Barkley Cove is a small town on North Carolina’s marshy forested coast. It’s the county seat; not much else around it – a scattering of families in shacks out in the marsh, living off what the sea and marsh offer.
Kya Clark is six years old when her mother leaves one day, carrying an old suitcase, heading toward town. By evening she hasn’t come back. Nor the next evening. Nor ever.
Over the next few weeks, Kya’s three oldest siblings, no longer protected from Pa’s drunken rages, each drift away from home, leaving only her thirteen-year-old brother Jodie and herself. One evening, he speaks through a fist-marked face, “I have to go, Kya. Can’t live here no longer.” She has thought about that too, but has nowhere to go, and no bus money.
Jodie warned her how to stay out of trouble: run from the house if you see anyone coming, hide deep in the marsh. Then he says goodbye.
Pa returns after four days absence; starts to burn his wife’s paintings. Kya screams at him to stop; he threatens her, but she stands her ground. He turns and leaves. She stays out of his way. She cooks greens and grits, gathers mussels and other shellfish. She and Pa reach a truce; he even takes her fishing sometimes. But he returns home less and less often. She learns how to run his old motor boat, trading bags of the mussels she digs for gasoline and grits.
Kya evaded the county truant officer who came to her shack, but once met her by chance at the town grocery. Hearing about the daily free school lunch, she consents to try school. When the town girls jeer at her bare feet and dirty ragged clothes, she never goes back. But while fishing the the waterways of the marsh, she occasionally encounters a former friend of her brother Jodie, named Tate. She and Tate find they share interest in the marsh creatures.
Tate offers to teach her to read, and slowly over the next months this opens a whole new world to her. He brings her old school books, and she soaks up math, biology, poetry. She finds she shares her mother’s talent for painting, and is able to produce the creatures she sees in the marsh and to describe their characteristic behavior. Kya, rejected by her family and by most of the people in Barkley Cove, finds acceptance by Tate. They have developed a relationship by the time he finishes high school and leaves for college.
The relationship soon withers as Tate finds the demands of his college courses make travel back to Barkley Cove on holidays almost impossible. Kya interprets this as rejection by the one she trusted, and vows to depend only on herself hereafter. She is nineteen years old. And alone.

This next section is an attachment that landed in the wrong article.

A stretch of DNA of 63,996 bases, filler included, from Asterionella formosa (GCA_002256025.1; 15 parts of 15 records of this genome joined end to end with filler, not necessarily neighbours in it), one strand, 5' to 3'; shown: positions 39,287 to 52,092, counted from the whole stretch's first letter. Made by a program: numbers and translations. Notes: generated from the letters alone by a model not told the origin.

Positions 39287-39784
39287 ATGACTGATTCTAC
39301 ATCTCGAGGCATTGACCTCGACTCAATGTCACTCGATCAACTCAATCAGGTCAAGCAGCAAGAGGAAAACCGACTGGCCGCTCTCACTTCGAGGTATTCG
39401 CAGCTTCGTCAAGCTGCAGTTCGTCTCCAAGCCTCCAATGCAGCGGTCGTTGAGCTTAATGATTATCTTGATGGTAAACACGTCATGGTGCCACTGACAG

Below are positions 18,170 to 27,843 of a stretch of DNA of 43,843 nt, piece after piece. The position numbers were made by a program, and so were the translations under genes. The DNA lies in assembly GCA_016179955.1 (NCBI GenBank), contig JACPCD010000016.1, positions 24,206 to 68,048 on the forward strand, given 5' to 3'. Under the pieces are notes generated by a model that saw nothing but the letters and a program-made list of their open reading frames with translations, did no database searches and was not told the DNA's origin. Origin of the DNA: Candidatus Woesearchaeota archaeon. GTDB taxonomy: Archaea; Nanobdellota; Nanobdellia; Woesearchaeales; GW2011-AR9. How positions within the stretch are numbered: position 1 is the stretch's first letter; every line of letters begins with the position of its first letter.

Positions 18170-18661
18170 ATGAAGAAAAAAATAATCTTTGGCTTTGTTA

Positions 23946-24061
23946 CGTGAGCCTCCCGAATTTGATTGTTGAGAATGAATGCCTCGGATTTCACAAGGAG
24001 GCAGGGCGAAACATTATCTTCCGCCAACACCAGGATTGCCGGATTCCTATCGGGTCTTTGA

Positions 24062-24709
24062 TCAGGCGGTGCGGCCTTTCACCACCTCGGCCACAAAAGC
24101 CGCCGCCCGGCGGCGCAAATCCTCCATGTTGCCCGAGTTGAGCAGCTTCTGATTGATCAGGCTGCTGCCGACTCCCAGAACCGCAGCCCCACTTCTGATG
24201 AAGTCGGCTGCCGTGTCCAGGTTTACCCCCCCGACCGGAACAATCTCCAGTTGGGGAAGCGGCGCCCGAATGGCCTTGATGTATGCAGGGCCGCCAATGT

The reader will notice that each chapter in the book is labeled with a year, and that the years jump back and forth, covering Kya’s life and the investigation of the death of Barkley Cove’s star athlete, Chase Andrews, whose body is discovered at the base of the old Forest Service fire tower. He had obviously fallen from the the 60-foot-high platform – there’s blood on a cross-bar where his head hit on the way down. But no tire tracks or footprints nearby; no fingerprints but his own.
According to the county coroner, time of death was between midnight and 2 am. The town is in uproar, the sheriff and deputies have little to go on. Public opinion has always been suspicious of Kya, the strange “swamp-girl”, now in her early twenties, and she has been seen in Chase’s company sometimes. So had several girls in town, but people knew the others. Chase had recently married one of them, in fact, but suspicion often assumes the worst of the strange outsider.
The two sets of chapters gradually converge on the year 1970, the year of the trial for the accused murderer of Chase Andrews. Kya is involved, and finds that she is not alone after all.
The book’s title is an old southern USA expression signifying the outermost part of a swampy wilderness.
Three of this reviewer’s adult family each read the book in record time, and all cautioned
me not to skip ahead to the last 25 pages. I followed their advice, and pass it on to the readers of this review. Author Delia Owens is an excellent story teller, with a talent for the unexpected, and I look forward to seeing her next novel.